We stopped for several hours at Slimbridge Wild Bird Sanctuary which was opened by Sir Peter Scott (son of Scott of the Antarctic) in 1946 and is reputedly the world's first conservation area for wildlife. It is huge, stretching over the wetlands to the Severn Estuary and buzzing with hundreds of birds. We could have stayed much longer but we didn't have time and we were suffering from heat exhausion. The day started cool but became hot and humid and we were unprepared. We we made one more stop at the Purton Hulks, abandoned small ships which were scuttled and filled with concrete to act as a barrier between the canal and the erosive tidal forces of the estuary.

At the end of the line, Sharpness is a fascinating and thriving port with several large ships in dock. It was high tide while we were there, and a multitude of boats corkscrewed in from the estuary and into the safety of the huge sea lock. It was beautiful weather and we moored overlooking the estuary, a constantly changing scene of water and light.

Next day we cruised back down to just below Saul Junction and moored up in the country. Now we are back in the majestic basin in Gloucester, tied up and awaiting Jack and Kathleen's arrival today. Gloucester is a little disappointing except for the dock area and the Cathedral. The G&S canal has been a wonderful experience (not counting the boat's technical problems) and we are really glad that we ventured this far away from our home base. Now we have turned around and will return home via Tewkesbury, Stratford-on-Avon and Birmingham (see map).
Prudence Pussycat at Home aboard Basil
Sharpness Mooring
Sharpness Mooring

CLICK to ENLARGE any photo
Dusk at Sharpness Point
Seagoing Yachts Locking up at Sharpness
Flamingos at Slimbridge
Gloucester Dock
Gloucester Dock from Basil's Stern
Basil in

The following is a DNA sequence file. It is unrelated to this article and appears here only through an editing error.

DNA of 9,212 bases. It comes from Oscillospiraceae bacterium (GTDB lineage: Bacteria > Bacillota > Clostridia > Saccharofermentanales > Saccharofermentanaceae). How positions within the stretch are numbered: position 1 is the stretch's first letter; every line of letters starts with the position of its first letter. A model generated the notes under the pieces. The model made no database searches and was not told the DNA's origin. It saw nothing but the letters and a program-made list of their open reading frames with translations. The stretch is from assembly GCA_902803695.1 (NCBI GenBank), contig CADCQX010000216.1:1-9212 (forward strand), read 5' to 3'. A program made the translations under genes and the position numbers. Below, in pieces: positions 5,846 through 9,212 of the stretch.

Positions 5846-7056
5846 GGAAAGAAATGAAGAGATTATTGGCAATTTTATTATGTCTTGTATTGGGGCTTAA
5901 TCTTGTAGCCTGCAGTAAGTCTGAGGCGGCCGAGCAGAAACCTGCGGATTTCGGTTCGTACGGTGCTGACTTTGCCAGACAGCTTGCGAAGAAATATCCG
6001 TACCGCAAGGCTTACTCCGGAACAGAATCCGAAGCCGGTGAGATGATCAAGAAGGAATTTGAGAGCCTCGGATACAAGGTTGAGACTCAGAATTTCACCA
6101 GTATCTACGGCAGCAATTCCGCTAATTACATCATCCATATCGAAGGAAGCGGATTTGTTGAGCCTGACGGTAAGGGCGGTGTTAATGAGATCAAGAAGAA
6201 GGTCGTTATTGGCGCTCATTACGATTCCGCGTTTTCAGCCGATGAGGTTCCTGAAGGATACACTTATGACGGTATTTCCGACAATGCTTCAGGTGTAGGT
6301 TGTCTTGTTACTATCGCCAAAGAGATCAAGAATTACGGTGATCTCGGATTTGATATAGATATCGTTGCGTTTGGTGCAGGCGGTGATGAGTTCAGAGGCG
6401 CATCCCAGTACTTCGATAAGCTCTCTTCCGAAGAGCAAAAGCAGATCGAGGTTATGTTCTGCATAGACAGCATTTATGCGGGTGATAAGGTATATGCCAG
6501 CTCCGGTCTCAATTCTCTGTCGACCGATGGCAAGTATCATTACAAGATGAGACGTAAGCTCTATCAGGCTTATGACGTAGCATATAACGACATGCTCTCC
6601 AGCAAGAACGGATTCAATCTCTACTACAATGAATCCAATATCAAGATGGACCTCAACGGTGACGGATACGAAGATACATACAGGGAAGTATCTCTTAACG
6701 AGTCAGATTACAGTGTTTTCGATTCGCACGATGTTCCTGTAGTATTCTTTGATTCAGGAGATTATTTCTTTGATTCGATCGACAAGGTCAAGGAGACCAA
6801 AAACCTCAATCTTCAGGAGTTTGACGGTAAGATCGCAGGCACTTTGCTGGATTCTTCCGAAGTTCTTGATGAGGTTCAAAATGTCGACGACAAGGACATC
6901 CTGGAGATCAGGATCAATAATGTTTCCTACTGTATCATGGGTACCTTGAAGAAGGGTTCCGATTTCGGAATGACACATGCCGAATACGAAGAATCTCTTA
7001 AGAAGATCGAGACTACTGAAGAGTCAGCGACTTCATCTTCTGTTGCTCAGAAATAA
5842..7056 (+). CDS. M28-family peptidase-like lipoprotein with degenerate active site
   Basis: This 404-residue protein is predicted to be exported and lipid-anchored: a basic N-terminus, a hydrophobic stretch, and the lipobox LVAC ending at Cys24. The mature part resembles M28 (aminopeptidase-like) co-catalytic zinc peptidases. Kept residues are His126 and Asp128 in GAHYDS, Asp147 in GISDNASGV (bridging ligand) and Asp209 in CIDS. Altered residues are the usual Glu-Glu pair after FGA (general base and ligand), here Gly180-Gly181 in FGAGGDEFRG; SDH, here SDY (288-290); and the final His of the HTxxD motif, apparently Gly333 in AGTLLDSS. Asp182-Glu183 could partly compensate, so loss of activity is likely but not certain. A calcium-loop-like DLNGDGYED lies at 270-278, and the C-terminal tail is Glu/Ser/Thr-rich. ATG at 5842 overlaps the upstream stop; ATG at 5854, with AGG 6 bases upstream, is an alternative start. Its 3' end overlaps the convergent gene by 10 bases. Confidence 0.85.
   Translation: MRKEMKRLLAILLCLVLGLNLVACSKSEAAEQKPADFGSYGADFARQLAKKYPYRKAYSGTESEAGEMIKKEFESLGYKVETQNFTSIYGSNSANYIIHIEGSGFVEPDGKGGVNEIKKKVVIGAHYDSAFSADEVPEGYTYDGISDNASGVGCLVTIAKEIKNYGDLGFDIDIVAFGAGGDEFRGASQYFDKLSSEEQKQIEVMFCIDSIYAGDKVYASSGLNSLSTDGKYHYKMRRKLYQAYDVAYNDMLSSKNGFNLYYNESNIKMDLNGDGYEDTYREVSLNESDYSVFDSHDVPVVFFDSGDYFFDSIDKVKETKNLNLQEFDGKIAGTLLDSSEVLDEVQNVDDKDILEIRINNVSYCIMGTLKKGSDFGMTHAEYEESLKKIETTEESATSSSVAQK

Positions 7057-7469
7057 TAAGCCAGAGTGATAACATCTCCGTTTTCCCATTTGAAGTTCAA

Basil in Gloucester Dock
from the Waterways Museum
Seagulls gather by the hundred in the Dock
Gloucester Lock
Gloucester Lock

Trad Cabin
Tradtional Working Narrowboat
Cabin in the Waterways Museum

Stained Glass detail in Gloucester Cathedral
Monument to Elizabeth, wife of the Bishop of Gloucester who died in 1622 at the age of 17, presumably while giving birth.
August 13
Footpath Signpost

Been a bit lax in the journalling department lately as we had our good friends Jack and Kathleen from Phoenix aboard and we pushed up the Avon all week to get us all to Stratford on time to see a bit of the town and see them safely on their way today. That we did and here we are.

We set off with them on Sunday, 8th from Gloucester and slogged up the river Severn all the way to Tewkesbury where we locked up into the Avon. We cruised over 6 hours and I didn't realize quite how tired I was until we ventured into town that evening and I became exceedingly grumpy. To cap it all we were thrown out of Tewkesbury Abbey by an imperious lady just so they could conduct a service! A pox upon all religion.

The next day made up for everything as the Avon is simply a wonderful river. We cruised upstream through crystal clear water and gorgeous remote scenery to possibly the best mooring that Basil has yet nudged. A tight bend in the river known as Swan's Neck, miles from anywhere and a perfect fit for one boat. We walked into the village up a farm track and had a beer in The Swan, a classic old pub. Ken the engineer somehow managed to find us in the evening and returned the original alternator which we will use as a spare.